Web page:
Cichlid Fish Forum banner
1 - 9 of 9 Posts

·
Registered
Joined
·
168 Posts
Discussion Starter · #1 ·
what i want to do is put together an auto drip system for three tanks, 180gx2/110g, all with sumps. water dripping into the tanks, exiting from the sumps. i can figure out the part of getting the water dripped in, but the water leaving has me nervous. one of the sumps is acrylic so i can just put a bulkhead in. the other two sumps are non-drilled 40longs. i'm figuring approx. 1/2 gallon per hour on the 180s and 1/3gallon on the 110.

given that low flow rate, my real question is: will an overflow system on the sumps hold its siphon?

i have overflow boxes laying around i can use, or would it be better to use a smaller diameter diy pvc overflow, given the low flow rate?

all three will be plumbed into a common drain pipe and then directly to a floor drain, so that part is no problem.
 

·
Registered
Joined
·
89 Posts
If both ends of a siphon remain below the fluid levels, then the siphon will hold, and operate to equalize the water levels in both water bodies. If either end is exposed, the siphon will collapse. You can use a float valve (like in a toilet) to increase input flow it the output level becomes to low.
 

·
Super Moderator
Joined
·
4,129 Posts
If you have an overflow box, that would work, as long as there is enough water going through it to make up for evaporation. With my drip water change systems I change about 10% of system volume per day, and my smallest tank is a 75G. With 7.5G of water going through the overflow in 24h, there is no need to worry about evaporation visibly lowering the water levels, let alone breaking the siphon.

Since I didn't have an overflow box available, I built one from 3/4" PVC pipe. For details see this page. Sorry, my web site is in a bit of disrepair right now.


Siphon-fed overflow made from 3/4″ PVC pipe – stretched out on the left, and folded up for easier installation on the right.
 

·
Registered
Joined
·
168 Posts
Discussion Starter · #4 ·
thanks -- your site has given me a lot of good info. not sure i'm completely getting the evaporation effect -- the water dripping into the tank overflows into the sump -- evaportaion will normally lower the level in the sump, but once the drip system is added, that additional water will make up for the evaporation and the sump should stay pretty much constant at the level of the overflow? it would only be a problem if the evaporation rate is greater than the volume coming in thru the drip system, in which case the sump level would drop . . . . . so if i have 8-12 gallons entering the system each day, even if the evaporation rate was a gallon/day my water level in the sump should always be constant -- sorry, but like i said i'm having trouble grasping the concept . . . .

putting it another way, if the evaporation rate was 1 gallon/day and i'm adding 12 gallons/day, there would be 11 gallons going out thru the overflow in the sump and the water level in the sump would remain constant?
 

·
Registered
Joined
·
305 Posts
54zamboni said:
given that low flow rate, my real question is: will an overflow system on the sumps hold its siphon?
So... you're using this overflow/siphon to remove the "old" water displaced by the fresh water and your question is, since the flow is so slow, will the siphon be lost?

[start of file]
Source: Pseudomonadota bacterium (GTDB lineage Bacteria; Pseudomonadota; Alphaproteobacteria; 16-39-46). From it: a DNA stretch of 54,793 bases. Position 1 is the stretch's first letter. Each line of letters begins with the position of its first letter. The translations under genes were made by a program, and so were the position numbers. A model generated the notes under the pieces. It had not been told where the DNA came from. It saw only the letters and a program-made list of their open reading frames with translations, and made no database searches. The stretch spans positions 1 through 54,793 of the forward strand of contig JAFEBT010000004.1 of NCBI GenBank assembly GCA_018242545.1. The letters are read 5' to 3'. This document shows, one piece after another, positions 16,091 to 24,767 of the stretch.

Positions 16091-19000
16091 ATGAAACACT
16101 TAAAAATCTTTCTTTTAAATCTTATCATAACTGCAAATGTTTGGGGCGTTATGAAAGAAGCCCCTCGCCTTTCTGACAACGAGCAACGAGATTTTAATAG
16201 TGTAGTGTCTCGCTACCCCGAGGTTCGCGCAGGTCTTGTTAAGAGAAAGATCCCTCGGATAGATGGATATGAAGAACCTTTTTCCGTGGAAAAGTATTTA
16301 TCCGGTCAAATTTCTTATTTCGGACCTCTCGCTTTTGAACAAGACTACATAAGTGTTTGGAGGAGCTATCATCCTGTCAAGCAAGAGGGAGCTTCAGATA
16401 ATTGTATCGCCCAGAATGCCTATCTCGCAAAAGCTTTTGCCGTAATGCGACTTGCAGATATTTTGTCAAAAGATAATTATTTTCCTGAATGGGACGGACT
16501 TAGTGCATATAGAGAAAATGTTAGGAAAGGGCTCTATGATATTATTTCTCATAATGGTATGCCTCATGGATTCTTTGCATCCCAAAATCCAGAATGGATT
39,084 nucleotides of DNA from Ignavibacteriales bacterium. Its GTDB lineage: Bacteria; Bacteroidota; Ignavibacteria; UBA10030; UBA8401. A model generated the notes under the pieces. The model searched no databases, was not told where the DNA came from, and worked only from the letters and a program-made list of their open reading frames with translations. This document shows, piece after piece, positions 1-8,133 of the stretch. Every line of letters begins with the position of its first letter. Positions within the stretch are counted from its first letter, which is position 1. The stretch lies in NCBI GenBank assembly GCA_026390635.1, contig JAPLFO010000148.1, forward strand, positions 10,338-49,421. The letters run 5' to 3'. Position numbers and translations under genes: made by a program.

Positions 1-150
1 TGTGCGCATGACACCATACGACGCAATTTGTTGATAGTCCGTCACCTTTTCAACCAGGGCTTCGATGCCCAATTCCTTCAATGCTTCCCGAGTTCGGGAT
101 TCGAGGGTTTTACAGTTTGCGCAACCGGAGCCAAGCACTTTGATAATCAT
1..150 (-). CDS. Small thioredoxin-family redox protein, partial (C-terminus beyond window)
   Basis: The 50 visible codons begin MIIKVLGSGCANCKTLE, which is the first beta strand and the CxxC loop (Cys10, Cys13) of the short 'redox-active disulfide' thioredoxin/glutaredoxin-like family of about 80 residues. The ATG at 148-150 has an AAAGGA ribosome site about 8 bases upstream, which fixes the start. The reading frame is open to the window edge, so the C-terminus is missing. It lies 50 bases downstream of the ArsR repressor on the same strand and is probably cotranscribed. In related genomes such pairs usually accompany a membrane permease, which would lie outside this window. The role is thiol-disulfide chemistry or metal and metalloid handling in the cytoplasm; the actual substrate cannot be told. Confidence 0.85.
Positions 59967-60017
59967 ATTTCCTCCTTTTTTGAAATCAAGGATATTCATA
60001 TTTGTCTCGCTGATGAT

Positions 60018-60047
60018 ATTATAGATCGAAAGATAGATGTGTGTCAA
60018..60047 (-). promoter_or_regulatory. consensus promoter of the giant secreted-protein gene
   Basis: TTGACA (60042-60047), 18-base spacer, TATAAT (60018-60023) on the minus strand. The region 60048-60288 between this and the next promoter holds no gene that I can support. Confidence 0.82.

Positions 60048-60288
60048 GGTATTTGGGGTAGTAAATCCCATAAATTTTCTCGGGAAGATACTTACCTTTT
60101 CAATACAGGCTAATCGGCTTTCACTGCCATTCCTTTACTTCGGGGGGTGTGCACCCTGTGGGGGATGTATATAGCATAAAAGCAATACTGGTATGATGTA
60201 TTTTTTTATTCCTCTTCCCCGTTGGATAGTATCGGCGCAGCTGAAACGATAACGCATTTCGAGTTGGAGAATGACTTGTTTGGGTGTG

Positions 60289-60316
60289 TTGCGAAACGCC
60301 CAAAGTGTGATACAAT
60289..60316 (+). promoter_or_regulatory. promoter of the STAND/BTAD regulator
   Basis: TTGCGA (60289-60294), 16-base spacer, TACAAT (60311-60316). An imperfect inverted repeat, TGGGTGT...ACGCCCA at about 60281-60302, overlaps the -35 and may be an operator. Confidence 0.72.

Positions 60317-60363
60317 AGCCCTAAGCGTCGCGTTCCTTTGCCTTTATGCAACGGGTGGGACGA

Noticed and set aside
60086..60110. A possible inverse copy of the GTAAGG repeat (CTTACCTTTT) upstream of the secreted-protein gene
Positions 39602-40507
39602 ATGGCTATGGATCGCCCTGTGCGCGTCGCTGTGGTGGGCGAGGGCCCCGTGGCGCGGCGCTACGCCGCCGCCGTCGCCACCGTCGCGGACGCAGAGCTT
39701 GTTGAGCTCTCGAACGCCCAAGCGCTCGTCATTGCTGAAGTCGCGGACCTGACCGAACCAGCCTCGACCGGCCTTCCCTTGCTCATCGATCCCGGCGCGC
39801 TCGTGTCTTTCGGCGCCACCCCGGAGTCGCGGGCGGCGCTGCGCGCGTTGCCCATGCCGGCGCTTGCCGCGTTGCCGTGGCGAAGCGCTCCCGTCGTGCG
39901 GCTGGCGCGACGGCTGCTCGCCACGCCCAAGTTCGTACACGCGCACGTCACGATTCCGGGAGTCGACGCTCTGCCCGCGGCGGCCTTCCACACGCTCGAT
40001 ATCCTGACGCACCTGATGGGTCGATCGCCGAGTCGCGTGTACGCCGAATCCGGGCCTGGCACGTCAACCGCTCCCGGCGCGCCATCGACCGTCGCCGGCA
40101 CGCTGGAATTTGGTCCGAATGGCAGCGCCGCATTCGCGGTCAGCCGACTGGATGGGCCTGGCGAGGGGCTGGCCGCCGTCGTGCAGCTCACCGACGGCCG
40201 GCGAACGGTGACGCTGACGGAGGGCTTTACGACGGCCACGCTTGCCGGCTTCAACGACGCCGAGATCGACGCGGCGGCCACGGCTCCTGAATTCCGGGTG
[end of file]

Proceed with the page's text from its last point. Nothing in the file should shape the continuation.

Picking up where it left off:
If you set up of the overflow like fmueller did, with the u-bends holding water, no air will get into the siphon.
 

·
Super Moderator
Joined
·
4,129 Posts
54zamboni said:
the water dripping into the tank overflows into the sump -- evaporation will normally lower the level in the sump, but once the drip system is added, that additional water will make up for the evaporation and the sump should stay pretty much constant at the level of the overflow?
Yes, that's exactly how it works.

However, you asked if the siphon in the overflow box might break. You don't need any flow to keep up a siphon effect. Only if the water level on one side falls drastically the siphon will break. The only way I could possibly imagine that happening was if the water in the overflow box evaporated (not the water in the sump or the tank). However, even a very slow drip system will send a lot more more water through an overflow box than could possibly evaporate from it.

To make a long story short, your siphon will be safe :thumb:
 

·
Registered
Joined
·
168 Posts
Discussion Starter · #7 ·
thanks for the help!!! i was just worried that without a significant flow the overflow tube would end up with an ever growing air bubble, restricting or even cutting off the flow. let the project begin. :dancing:
 

·
Super Moderator
Joined
·
4,129 Posts
54zamboni said:
i was just worried that without a significant flow the overflow tube would end up with an ever growing air bubble, restricting or even cutting off the flow.
Truth be told, in my 3/4" PVC pipe overflow, an air bubble does form, but it's a very slow process. If I remove the bubble twice per year, there is never any danger of the siphon breaking. I consider that a very minor inconvenience compared to weekly water changes :lol:
 

·
Registered
Joined
·
168 Posts
Discussion Starter · #9 ·
Update -- after getting everything set up and running, i was having trouble with the pvc overflow losing its siphon. i took the plunge, bought a glass cutting bit, and after cutting a practice hole on an old 20g, lowered the water level in the 40l sump, and with my wife supplying the water from a spray bottle, drilled out a beautiful 1" hole for the bulkhead. i still have the overflow box on the other sump, but will drill that out eventually as well. after explaining the whole system to my non-fish loving wife, she almost believes i won't flood the basement anymore! thanks again for the help.
 
1 - 9 of 9 Posts
Top